According to a new report by cybersecurity firm Imperva, bot traffic accounted for 47.4% of all internet traffic in 2022. This is a 5.1% increase from the previous year and the highest level since 2013. Meanwhile, human traffic decreased to 52.6%, its lowest level in eight years.
Bots are software applications that perform automated tasks on the internet. They can be useful for providing services such as search engines, digital assistants, and chatbots. However, not all bots are benign. Some bots are malicious and can harm our security and privacy by attacking websites, mobile apps, and APIs.
Bot traffic can be classified into two categories: good bots and bad bots. Good bots are those that perform legitimate and beneficial functions, such as indexing web pages for search engines or providing voice assistance for users. Bad bots are those that perform malicious and harmful activities, such as web scraping, data mining, brute-force attacks, DDoS attacks, transaction fraud, and more.
The report found that bad bot traffic rose by 2.5% in 2022 and made up 30.2% of all traffic. This is the fourth consecutive year of growth for bad bot traffic and the highest level ever recorded by Imperva. The report also revealed that bad bots are becoming more sophisticated and harder to detect. More than half (51.2%) of all bad bot traffic came from advanced bots that use evasion techniques and mimic human behavior.
Why Bad Bots are a Threat to All Web Users
The report identified Germany, Ireland, Singapore, and the United States as the countries with the highest levels of bad bot activity. The most targeted industries were travel, retail, and financial services.
These sectors are vulnerable to bad bots because they rely on online transactions, have valuable data, and face high competition. Bad bots pose a serious threat to our security and privacy because they can:
- Steal sensitive data such as personal information, credit card details, login credentials, and intellectual property.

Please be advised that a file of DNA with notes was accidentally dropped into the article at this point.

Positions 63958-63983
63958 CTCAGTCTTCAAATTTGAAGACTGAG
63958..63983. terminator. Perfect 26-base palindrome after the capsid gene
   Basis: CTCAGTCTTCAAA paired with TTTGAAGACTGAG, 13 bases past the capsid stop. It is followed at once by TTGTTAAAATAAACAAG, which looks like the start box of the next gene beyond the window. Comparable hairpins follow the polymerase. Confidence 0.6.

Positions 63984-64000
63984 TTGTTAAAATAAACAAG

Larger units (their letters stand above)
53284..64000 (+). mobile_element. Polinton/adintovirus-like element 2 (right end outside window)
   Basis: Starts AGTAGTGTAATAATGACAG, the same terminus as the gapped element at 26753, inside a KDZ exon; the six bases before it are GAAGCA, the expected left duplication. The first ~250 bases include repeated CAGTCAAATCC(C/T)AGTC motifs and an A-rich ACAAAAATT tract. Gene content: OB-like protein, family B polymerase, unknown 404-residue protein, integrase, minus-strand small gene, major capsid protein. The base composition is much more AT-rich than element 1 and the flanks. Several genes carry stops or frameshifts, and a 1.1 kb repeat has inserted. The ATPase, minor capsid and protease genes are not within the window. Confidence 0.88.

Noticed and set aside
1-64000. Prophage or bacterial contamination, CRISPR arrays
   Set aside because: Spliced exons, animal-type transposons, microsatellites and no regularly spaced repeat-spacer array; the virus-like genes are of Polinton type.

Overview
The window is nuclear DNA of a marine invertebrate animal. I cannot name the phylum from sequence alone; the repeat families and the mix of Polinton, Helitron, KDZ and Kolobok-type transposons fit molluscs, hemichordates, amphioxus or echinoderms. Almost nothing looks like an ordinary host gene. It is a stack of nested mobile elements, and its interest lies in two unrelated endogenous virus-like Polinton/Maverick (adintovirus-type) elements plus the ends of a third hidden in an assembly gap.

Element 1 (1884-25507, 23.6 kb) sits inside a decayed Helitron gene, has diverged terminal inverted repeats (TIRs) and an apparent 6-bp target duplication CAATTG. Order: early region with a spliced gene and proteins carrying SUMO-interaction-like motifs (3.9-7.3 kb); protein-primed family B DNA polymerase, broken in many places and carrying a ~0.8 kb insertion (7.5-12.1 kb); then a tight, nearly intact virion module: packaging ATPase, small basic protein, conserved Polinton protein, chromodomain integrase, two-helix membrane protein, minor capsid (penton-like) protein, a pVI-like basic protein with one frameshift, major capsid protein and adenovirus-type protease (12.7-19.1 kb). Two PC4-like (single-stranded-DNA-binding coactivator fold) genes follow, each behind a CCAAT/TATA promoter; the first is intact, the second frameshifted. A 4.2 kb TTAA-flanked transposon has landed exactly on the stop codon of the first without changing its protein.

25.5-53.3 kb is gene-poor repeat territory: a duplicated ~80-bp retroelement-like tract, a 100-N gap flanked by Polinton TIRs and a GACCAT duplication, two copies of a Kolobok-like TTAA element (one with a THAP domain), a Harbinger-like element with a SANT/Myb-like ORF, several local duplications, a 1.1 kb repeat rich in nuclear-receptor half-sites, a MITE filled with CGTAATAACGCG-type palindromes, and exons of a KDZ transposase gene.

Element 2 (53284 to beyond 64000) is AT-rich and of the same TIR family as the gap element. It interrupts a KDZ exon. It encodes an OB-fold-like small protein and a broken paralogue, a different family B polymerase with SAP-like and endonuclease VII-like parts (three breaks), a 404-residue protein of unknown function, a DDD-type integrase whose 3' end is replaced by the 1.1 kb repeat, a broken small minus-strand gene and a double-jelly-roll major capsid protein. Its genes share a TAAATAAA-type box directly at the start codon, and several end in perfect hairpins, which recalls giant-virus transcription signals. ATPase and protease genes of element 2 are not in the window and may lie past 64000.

- Manipulate online markets by inflating prices, creating fake reviews, generating click fraud, and skewing analytics.
- Disrupt online services by overwhelming servers, consuming bandwidth, slowing down performance, and causing downtime.
- Compromise online accounts by testing stolen credentials, hijacking sessions, or creating fake profiles.
“This is a concerning trend for businesses as advanced bad bots use the latest evasion techniques and closely mimic human behavior to evade detection by cycling through random IPs, entering through anonymous proxies, and changing identities,” the researchers say in a press release.
How to Stop Bad Bot Traffic
There is no easy solution to stop bot traffic because bots are constantly evolving and adapting to new defenses. Certainly, there is nothing that can be done by the end user as the issue is a backend problem. If you manage a website as an admin or control a server, there are steps you can take to reduce the impact of bot traffic on security and privacy:
- Use a reputable bot management solution that can identify and block malicious bots in real time.
- Implement strong authentication methods such as multi-factor authentication or CAPTCHA to prevent bots from accessing online accounts or forms.
- Monitor web traffic and analytics regularly to detect any anomalies or suspicious patterns.
- Educate ourselves and others about the risks of bot traffic and how to protect ourselves online.
Bot traffic is a growing problem that affects everyone who uses the internet. By being aware of the dangers of bot traffic and taking preventive measures, admins can help to make the internet a safer and more secure place for ourselves and others.